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Directory entires that have specified Arctic Seas as one of the geographic regions for the project/activity and are included in the AMAP, ENVINET, SAON and SEARCH directories. Note that the list of regions is not hierarchical, and there is no relation between regions (e.g. a record tagged with Nunavut may not be tagged with Canada). To see the full list of regions, see the regions list. To browse the catalog based on the originating country (leady party), see the list of countries.
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The Submarine Operational And Research Environmental Database (SOARED)is comprised of a fixed relational environmental database using unclassified data collected during the Science Ice Exercises (SCICEX) during the past several years. It also includes publicly accessible gridded historical sound velocity, temperature and salinity data from 1900 from the US National Oceanographic Data Center. This project is a demonstration system to show ways to retrieve and analyze sound velocity, temperature and salinity profiles, bathymetry and ice thickness data using a mouse-driven GIS-based query.
Biological materials obtained in the central Arctic Ocean at the FSU “North Pole stations” in 1975-1981 have shown that the multi-year ice and ice/water interface is of rich and diverse biotop inhabited by the large number of diatoms and invertebrate animals. Two main matter fluxes in the sea ice ecosystem may be distinguished: (1) the inflow of biogenous elements from water into the ice interior where they are assimilated by the microflora during photosynthesis (summer stage), and (2) the outflow – from ice to water - of the organic matter accumulated in the summer due to photosynthesis (winter stage). Accumulation of organic matter within the sea ice interior during the process of photosynthesis may be considered as an energy depot for organisms of the whole trophic network of the arctic sea ice ecosystem. Recent data from the SHEBA Ice Camp drifted within the Beaufort Gyre 1997-1998 have shown that: (1) sea ice diatoms are very scarce by species and numbers; (2) fresh water green algae are dominated by numbers and distributed within the whole sea ice thickness; (3) invertebrate animals within the sea ice interior are not indicated; (4) invertebrate animals from the ice/water interface are scarce by species and numbers; (5) concentrations of chlorophyll and nutrients in the sea ice are significantly lower of the average concentrations measured before in this region for the same period of time. Remarkable accumulation of the organic mater within the sea ice interior were not indicated.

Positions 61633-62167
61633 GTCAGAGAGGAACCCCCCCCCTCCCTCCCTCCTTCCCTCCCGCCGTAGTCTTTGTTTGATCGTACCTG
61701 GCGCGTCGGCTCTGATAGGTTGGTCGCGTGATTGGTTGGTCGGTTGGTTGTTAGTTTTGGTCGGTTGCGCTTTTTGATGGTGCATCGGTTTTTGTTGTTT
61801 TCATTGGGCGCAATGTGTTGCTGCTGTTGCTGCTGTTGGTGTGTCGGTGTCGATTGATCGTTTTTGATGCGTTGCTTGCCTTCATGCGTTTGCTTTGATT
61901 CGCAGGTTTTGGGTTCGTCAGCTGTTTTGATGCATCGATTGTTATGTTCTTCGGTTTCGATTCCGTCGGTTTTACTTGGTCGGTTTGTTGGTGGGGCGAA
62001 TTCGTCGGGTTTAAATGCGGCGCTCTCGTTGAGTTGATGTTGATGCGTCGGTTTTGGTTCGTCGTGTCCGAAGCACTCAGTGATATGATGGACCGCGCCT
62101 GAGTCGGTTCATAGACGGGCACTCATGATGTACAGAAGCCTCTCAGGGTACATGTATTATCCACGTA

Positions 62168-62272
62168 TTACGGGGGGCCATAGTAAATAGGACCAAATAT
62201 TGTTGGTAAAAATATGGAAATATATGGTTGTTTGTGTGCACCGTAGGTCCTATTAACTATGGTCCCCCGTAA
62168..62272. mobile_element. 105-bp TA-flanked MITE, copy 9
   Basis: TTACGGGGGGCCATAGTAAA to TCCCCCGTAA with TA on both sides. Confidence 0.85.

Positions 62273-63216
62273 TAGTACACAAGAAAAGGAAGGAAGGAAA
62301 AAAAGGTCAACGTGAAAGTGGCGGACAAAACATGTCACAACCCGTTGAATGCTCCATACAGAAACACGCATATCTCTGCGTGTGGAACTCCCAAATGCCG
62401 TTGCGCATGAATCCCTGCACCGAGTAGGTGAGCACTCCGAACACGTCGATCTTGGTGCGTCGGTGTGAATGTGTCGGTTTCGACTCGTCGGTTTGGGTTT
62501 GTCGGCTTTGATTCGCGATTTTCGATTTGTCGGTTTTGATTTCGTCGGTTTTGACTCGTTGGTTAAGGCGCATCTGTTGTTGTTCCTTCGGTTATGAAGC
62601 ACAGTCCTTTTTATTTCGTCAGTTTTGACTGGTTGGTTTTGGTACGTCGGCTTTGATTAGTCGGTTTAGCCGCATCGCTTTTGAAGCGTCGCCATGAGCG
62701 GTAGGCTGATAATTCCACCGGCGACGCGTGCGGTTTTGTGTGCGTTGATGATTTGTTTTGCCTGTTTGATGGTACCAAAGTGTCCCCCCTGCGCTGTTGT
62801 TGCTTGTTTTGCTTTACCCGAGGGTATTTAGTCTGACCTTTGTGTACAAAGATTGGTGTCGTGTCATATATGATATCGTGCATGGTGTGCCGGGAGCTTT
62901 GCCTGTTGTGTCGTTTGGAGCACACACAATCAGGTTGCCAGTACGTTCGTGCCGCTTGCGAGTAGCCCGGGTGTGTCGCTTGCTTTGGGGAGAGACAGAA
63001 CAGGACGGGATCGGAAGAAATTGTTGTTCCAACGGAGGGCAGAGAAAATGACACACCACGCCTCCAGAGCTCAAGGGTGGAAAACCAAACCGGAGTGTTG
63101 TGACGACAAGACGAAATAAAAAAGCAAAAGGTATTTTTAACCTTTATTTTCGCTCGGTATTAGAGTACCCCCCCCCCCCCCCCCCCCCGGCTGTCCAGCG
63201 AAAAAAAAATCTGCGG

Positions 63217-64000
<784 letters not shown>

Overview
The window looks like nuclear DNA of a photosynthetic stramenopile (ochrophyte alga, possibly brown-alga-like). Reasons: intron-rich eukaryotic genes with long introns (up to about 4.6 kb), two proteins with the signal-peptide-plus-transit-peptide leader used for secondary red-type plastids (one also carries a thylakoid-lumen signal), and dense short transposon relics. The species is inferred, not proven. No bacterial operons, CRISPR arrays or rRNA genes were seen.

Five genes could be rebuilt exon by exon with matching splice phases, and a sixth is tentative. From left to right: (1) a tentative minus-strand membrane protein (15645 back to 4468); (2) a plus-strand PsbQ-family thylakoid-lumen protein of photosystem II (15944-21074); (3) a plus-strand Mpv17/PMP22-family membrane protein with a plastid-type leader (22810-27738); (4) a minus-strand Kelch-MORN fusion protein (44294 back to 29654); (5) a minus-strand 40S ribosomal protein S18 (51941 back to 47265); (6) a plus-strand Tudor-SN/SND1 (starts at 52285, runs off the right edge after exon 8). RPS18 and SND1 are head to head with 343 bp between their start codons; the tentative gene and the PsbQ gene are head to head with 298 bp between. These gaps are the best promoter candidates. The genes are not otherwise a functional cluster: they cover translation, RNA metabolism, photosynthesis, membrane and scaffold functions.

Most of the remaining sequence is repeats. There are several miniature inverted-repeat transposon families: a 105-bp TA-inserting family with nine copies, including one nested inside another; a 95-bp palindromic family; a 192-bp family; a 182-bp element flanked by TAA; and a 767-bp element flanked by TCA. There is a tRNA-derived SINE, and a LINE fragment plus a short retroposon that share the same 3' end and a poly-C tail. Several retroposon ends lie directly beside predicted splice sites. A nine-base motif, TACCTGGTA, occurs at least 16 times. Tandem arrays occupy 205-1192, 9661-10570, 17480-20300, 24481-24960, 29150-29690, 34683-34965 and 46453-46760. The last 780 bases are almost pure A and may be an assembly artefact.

The overall objective of MAIA is to develop an inexpensive, reliable system based on coastal sea-level data for monitoring the inflows of Atlantic Water to the northern seas. Available observation systems, including stan-dard tidal stations, will be used to obtain transport estimates with a time resolution of less than a week and show that the method is generic and can be applied to a similar monitoring of other regions.
Our broad area of enquiry is the role of polar regions in the global energy and water cycles, and the atmospheric, oceanic and sea ice processes that determine that role. The primary importance of our investigation is to show how these polar processes relate to global climate.
Our central geophysical objective is to determine how sea ice and the polar oceans respond to and influence the large-scale circulation of the atmosphere. Our primary technical objective is to determine how best to incorporate satellite measurements in an ice/ocean model.